New Jersey and New York have consistently found themselves at the bottom of the list regarding business tax climates, as revealed by a recent analysis from the Tax Foundation.
These rankings have persisted for several years, with New Jersey holding the unenviable last place since 2018 and New York not far behind, at 49th place since 2019.
The consequences of these dismal rankings drive people out of these states in search of more tax-friendly destinations, making reform a pressing necessity.
The Tax Foundation’s analysis reveals that the lowest-ranked states share common challenges: complex, distortionary taxes with high rates.
In the case of New Jersey, residents contend with one of the highest property tax burdens in the country, coupled with elevated corporate and individual income tax rates.
Meanwhile, New York’s income tax code ranks at the bottom due to its complexity and high speeds, and its property tax rank could be better at 49th place.
However, New York performs relatively better regarding its corporate income tax, landing in the 24th spot. Both states fall closer to the middle in unemployment insurance taxes, ranking 37th and 39th, respectively.
State business taxes have a profound influence on economic growth and migration patterns. A recent analysis of IRS data by the Economic Innovation Group (EIG) revealed that New Jersey and New York were among the states hit hardest in terms of adjusted gross income (AGI) flows during the pandemic.
New Jersey saw a net loss of $3.8 billion in AGI, with Florida emerging as the largest recipient.
Florida’s Tax-Friendly Haven
New York’s losses were even more staggering, with a net AGI outflow of $24.5 billion, with Florida again being the primary beneficiary, receiving $9.8 billion in AGI.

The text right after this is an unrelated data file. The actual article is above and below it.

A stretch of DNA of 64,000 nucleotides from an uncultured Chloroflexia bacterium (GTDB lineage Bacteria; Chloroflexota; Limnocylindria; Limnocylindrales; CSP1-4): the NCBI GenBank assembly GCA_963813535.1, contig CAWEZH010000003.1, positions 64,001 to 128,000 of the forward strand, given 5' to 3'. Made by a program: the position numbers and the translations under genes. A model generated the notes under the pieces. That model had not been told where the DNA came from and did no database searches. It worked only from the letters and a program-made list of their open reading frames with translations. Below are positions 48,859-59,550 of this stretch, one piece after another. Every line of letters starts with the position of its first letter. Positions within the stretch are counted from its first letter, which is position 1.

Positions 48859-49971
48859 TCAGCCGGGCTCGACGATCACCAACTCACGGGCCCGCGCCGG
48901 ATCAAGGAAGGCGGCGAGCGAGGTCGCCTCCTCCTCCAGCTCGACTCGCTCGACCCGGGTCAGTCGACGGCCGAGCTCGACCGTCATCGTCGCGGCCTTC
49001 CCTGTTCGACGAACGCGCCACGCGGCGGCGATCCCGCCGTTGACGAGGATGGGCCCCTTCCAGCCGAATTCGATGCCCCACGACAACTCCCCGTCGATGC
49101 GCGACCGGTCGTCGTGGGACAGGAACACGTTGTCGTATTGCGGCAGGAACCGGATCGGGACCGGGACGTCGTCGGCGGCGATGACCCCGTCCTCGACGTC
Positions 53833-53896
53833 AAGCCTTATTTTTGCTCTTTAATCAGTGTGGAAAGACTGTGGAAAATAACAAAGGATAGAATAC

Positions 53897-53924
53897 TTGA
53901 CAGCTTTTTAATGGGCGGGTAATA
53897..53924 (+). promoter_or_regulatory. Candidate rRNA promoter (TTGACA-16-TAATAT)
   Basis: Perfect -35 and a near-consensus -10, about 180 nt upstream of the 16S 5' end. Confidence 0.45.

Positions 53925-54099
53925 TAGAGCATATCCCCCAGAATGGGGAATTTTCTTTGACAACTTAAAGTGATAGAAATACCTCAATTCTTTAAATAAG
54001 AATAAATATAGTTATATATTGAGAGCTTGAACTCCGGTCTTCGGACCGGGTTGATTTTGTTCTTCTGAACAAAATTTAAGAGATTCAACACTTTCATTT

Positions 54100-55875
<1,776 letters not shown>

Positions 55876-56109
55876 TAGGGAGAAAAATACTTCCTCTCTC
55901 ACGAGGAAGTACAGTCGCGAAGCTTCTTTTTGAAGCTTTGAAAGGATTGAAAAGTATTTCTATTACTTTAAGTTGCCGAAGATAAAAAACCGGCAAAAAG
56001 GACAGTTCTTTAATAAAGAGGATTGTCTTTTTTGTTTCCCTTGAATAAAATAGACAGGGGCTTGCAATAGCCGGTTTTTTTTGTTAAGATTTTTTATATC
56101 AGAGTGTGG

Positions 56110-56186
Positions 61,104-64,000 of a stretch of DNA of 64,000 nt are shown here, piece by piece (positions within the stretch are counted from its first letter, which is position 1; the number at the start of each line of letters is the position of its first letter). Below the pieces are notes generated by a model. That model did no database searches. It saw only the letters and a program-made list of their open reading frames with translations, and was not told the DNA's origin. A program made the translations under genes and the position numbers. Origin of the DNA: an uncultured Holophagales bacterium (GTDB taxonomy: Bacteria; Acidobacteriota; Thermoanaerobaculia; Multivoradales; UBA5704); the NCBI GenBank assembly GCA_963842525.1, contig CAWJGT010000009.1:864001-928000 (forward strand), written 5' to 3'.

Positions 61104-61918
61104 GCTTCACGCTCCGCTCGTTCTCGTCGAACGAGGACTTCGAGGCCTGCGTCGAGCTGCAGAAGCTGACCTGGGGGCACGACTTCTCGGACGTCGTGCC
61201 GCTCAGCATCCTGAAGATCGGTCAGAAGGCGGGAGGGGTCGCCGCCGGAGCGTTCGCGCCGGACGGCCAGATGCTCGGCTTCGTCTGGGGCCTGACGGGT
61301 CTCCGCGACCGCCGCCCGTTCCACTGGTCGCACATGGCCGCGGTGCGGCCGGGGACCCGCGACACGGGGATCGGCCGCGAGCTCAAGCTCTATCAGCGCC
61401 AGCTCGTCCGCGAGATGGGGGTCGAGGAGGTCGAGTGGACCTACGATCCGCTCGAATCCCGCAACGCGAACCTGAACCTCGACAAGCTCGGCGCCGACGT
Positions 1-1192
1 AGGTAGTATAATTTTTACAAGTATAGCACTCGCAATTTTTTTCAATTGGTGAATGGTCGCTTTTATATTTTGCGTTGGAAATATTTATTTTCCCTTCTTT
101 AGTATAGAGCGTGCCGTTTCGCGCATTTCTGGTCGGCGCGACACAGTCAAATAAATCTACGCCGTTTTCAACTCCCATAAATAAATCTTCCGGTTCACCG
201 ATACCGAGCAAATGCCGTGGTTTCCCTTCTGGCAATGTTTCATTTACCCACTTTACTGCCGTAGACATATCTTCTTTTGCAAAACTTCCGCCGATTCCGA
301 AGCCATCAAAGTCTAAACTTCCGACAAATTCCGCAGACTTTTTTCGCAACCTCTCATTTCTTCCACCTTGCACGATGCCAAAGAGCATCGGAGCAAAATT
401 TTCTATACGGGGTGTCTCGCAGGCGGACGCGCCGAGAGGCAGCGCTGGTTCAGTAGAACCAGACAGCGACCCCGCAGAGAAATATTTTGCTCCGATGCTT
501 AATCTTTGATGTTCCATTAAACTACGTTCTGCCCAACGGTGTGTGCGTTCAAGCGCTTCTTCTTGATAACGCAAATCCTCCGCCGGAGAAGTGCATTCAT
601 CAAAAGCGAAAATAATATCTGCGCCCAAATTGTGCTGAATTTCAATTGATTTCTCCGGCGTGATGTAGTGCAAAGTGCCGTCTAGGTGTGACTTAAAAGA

Florida stands out as the 4th-ranked state regarding business tax climate, providing a clear alternative for those seeking tax relief.
At the local level, Manhattan bore the brunt of the losses, with $16.5 billion in AGI outflows to other states. Notably, Florida featured prominently as the destination for those departing from New York City, with Miami-Dade County and Palm Beach County reaping the benefits.
Research consistently supports that net migration tends to be higher in states with lower tax rates. A 2022 study from the Baker Institute at Rice University by Jorge Barro underscores this connection, demonstrating that net migration rates and net AGI flows are inversely related to top marginal income tax rates at the state level.
As Barro observes, “Lower state income taxation is shown to be associated with higher net taxpayer migration—a relationship that grows stronger with income.”
In light of these findings and the significant outflows of AGI from high-tax states like New Jersey and New York, the urgent need for tax reform is clear.
Both forms must reevaluate their tax structures to attract and retain residents, foster economic growth, and improve their business tax climate rankings.
Failure to do so could perpetuate the exodus of residents to more tax-friendly states, with Florida serving as a prime example of the appeal of a lower-tax environment.
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